Healthy South Texas is a $10 million pilot project, funded by the Texas legislature, that is delivering preventive health care to 27 South Texas counties by using a combination of county extension agents and health experts from the Texas A&M AgriLife Extension Service and the Texas A&M Health Science Center. The project is focused on the prevention of diabetes, asthma and infectious diseases.
As part of the collaboration, Philips and The Texas A&M University System will establish The Center for Global Health and Innovation on campus, an open innovation environment that will foster public-private partnerships to rapidly design, develop, prototype, and showcase healthcare solutions. Texas A&M University has led the nation in agriculture-related research expenditures for three consecutive years and the Center would allow Philips to explore other opportunities in health care based on research at TheTexas A&M AgriLife System.
“Many of today’s problems are too complicated and expensive to be addressed by the public sector alone,” said Chancellor Sharp. “Public-private partnerships can show the way for addressing issues such as health care in a collaborative way that benefits our citizens, both as health care consumers and taxpayers.”
The collaboration will focus on three main project areas:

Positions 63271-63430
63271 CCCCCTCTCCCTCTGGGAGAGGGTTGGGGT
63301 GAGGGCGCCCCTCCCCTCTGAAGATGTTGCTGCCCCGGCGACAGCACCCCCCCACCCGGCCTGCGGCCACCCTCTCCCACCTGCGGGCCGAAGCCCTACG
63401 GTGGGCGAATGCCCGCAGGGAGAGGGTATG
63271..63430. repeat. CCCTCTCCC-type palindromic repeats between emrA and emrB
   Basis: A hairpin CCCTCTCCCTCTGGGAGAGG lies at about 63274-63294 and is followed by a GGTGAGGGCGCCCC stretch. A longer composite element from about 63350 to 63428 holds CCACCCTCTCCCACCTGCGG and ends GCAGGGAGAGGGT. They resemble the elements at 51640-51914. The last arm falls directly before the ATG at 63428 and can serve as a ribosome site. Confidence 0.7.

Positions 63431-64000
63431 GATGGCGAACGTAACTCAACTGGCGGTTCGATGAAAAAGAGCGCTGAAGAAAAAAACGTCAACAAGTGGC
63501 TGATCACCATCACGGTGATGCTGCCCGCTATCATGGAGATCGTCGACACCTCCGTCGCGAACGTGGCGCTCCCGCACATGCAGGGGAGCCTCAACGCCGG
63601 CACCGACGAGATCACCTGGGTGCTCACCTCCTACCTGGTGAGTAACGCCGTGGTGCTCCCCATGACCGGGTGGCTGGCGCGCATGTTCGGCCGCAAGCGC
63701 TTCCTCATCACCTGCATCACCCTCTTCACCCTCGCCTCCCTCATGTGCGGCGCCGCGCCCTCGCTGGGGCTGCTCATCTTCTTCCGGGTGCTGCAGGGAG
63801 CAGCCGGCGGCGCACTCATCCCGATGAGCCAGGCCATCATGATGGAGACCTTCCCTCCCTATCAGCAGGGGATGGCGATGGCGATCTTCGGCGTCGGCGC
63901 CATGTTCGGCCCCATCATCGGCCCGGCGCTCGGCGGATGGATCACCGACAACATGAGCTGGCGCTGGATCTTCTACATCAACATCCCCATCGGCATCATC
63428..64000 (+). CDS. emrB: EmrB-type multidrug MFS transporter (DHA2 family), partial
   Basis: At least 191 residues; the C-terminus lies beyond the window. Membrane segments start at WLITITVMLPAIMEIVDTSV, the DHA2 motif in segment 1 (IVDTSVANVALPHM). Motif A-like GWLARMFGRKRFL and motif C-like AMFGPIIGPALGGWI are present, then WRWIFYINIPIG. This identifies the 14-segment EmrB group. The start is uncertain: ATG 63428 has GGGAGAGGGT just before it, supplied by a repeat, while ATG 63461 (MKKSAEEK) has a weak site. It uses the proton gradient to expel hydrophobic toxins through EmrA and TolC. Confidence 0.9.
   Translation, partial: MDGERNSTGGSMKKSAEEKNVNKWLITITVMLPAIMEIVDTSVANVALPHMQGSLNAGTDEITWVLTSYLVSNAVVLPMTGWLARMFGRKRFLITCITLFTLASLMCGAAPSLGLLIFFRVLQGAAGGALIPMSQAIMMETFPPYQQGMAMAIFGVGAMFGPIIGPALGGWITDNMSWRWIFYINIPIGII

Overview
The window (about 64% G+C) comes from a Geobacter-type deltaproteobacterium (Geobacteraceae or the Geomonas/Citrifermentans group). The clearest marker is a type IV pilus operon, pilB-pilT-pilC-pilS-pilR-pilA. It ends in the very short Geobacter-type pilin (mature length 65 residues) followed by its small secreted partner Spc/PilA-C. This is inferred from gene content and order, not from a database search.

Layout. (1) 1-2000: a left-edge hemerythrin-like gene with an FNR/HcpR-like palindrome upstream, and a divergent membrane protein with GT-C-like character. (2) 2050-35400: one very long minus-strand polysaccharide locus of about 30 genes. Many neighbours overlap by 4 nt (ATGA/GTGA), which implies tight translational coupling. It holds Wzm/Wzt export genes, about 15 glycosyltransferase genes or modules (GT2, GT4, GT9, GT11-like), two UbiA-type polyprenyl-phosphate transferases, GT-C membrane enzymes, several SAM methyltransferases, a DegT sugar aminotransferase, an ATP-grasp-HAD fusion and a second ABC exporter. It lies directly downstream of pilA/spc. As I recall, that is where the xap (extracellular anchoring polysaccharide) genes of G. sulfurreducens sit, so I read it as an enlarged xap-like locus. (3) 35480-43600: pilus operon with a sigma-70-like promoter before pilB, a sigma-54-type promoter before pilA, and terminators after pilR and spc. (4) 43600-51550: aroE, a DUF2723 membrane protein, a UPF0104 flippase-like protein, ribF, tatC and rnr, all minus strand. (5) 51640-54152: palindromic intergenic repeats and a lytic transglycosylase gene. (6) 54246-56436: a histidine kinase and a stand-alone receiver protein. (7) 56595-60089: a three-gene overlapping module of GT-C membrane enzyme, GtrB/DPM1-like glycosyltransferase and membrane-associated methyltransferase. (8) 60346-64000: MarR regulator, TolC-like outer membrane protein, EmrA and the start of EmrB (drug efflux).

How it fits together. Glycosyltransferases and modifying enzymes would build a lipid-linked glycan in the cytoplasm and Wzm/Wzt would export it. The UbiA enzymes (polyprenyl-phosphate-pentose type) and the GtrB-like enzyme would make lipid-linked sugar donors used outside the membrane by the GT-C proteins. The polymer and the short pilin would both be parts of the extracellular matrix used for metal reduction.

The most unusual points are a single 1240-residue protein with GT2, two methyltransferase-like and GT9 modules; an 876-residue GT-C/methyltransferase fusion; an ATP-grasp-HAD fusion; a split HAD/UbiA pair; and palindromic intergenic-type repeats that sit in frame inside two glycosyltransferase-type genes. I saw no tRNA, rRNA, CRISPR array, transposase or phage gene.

According to Dr. Mark Hussey, Vice Chancellor and Dean of the College of Agriculture and Life Sciences, 70 percent of all emerging diseases are transmitted from animals to humans, which fits The Texas A&M University System’s expertise, whether in detecting or treating diseases, manufacturing vaccines or educating the public through the Healthy South Texas pilot.
“At Philips, we are committed to building a healthy society by improving the lives of 3 billion people by 2025, working in collaboration with world-class organizations like The Texas A&M University System to understand how we can really impact communities: from outreach programs focused on healthy living and prevention, to understanding how we can improve our ability to react to health threats,” said Hans Aloys-Wischmann, head of Philips Research for North America. “This program puts us shoulder-to-shoulder with those who are on the front line of care, giving us unprecedented insight into developing real-life applications and solutions that can make a difference in human healthon both a local and global scale.”